Women’s Health magazine points out that there are 10 types of people who are more at risk for vitamin D deficiency:

Adults over age 55, office workers, people with darker skin, inflammatory bowel disease patients, vegans and vegetarians, people with a high body fat percentage, people taking certain medications, people who have constant joint and muscle aches, people suffering from depression, and people who suffer from chronic headaches.

Vitamin D deficiency is associated with several health concerns and the best way to find out if you are deficient in vitamin D is a blood test, according to GrassrootsHealth.


Tips to embrace your age

As age increases, quality of life doesn’t have to decrease, Christopher Mele recently wrote in the New York Times. Life expectancy has grown more in the 20th century than all prior millennia, according to Daniel B. Kaplan of Adelphi University. Here are a few tips for the growing numbers who will be embracing their age:

— Gain perspective: An optimistic outlook makes a difference.

— Diversify your friends: Befriend people from multiple generations.

— Get ready: Make good choices that will benefit your health later on.

— Focus on the positives: Older adults usually enjoy improvements in the emotional aspects of life, feeling less stressed and generally happier.

— Reject ageist attitudes: Fight back against myths of the crotchety older person. Defy outdated ideas by pursuing what you find meaningful.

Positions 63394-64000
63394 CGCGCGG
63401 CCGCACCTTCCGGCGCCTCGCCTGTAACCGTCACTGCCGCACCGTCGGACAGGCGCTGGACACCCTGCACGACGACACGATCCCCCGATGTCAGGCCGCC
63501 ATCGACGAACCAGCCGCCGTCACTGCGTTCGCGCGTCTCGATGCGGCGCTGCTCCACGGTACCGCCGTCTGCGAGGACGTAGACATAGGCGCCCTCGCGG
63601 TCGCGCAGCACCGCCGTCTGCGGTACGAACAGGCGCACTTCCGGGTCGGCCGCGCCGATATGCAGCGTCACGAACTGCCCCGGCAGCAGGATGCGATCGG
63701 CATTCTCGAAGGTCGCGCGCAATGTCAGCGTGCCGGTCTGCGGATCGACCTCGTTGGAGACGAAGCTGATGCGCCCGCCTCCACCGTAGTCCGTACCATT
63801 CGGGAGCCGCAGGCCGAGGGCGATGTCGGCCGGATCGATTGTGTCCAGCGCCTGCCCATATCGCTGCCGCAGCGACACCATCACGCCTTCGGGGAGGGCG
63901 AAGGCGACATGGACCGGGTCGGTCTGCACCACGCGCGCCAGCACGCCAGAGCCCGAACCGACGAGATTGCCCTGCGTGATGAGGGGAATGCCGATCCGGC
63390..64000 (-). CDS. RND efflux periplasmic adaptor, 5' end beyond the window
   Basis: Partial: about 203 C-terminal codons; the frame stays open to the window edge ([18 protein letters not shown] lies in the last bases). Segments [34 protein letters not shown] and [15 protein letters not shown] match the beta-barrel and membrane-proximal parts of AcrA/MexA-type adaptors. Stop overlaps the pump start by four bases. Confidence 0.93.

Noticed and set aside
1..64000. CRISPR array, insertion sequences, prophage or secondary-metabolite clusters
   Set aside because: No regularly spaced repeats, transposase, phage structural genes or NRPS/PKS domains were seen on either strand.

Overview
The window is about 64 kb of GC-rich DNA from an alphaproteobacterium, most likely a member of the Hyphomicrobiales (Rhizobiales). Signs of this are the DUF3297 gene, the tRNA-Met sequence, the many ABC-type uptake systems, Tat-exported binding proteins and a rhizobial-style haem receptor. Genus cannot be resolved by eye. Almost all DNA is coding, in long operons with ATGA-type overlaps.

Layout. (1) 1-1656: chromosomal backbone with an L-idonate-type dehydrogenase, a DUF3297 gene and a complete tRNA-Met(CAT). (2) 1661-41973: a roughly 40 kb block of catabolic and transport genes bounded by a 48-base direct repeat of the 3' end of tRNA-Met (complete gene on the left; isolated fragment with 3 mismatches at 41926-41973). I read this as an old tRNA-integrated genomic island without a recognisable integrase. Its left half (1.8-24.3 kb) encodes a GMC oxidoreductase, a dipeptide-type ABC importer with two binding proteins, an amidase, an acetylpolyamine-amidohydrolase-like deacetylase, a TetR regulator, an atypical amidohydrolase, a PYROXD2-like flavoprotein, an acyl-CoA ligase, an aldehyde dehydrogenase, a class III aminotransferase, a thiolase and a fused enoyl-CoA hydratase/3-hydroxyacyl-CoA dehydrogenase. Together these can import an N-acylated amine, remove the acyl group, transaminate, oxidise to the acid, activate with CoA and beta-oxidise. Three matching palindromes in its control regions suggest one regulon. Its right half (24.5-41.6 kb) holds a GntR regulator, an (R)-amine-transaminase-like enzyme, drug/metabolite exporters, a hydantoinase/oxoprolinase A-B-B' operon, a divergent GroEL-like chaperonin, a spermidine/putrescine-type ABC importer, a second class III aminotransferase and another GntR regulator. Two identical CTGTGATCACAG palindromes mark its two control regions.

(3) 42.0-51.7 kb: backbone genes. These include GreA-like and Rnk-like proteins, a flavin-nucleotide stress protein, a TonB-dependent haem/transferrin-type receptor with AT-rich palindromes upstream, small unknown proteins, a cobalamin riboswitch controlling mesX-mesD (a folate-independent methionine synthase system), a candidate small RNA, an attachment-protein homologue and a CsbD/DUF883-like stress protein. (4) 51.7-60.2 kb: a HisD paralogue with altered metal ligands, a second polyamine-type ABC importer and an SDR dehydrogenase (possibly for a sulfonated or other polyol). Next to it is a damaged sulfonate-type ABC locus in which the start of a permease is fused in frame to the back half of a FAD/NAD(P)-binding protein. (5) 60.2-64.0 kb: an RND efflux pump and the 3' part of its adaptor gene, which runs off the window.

Does your height affect your health?

Time Health recently explored five health risks and benefits for taller individuals.

The following are some ways they report that height is linked to health:

— More blood clots: Researcher Dr. Ben Zoller said that could be because longer leg veins have more surface area “where problems can occur.”

— Higher risk of dying from cancer: “The risk of dying from cancer increases by 4 percent for every 2.5 inches of height a person has,” the report said.

— Less heart disease: A Lancet study said that every 2.5 inches of height decreased a person’s risk of dying from heart disease by 6 percent.

— Less diabetes: This could be related to the amount of a hormone that can help the body control levels of cholesterol and blood sugar.

— Higher risk of a-fib: Research indicated that “taller and bigger women are nearly three times as likely to develop atrial fibrillation, a dangerous heart rhythm disorder,” the story said.

— Brandpoint


Women more vulnerable to concussions

According to a recent study, women might be more susceptible to concussions because of more fragile nerve fibers. Researchers at the University of Pennsylvania found women have smaller, more breakable nerve fibers in the brain compared to men. Using rats and human neuronal cells, researchers found female axons were smaller and had fewer microtubules that were more likely to break after applying the same force from a simulated traumatic brain injury. The study also found that 24 hours after a traumatic injury, female axons had significantly more swellings.

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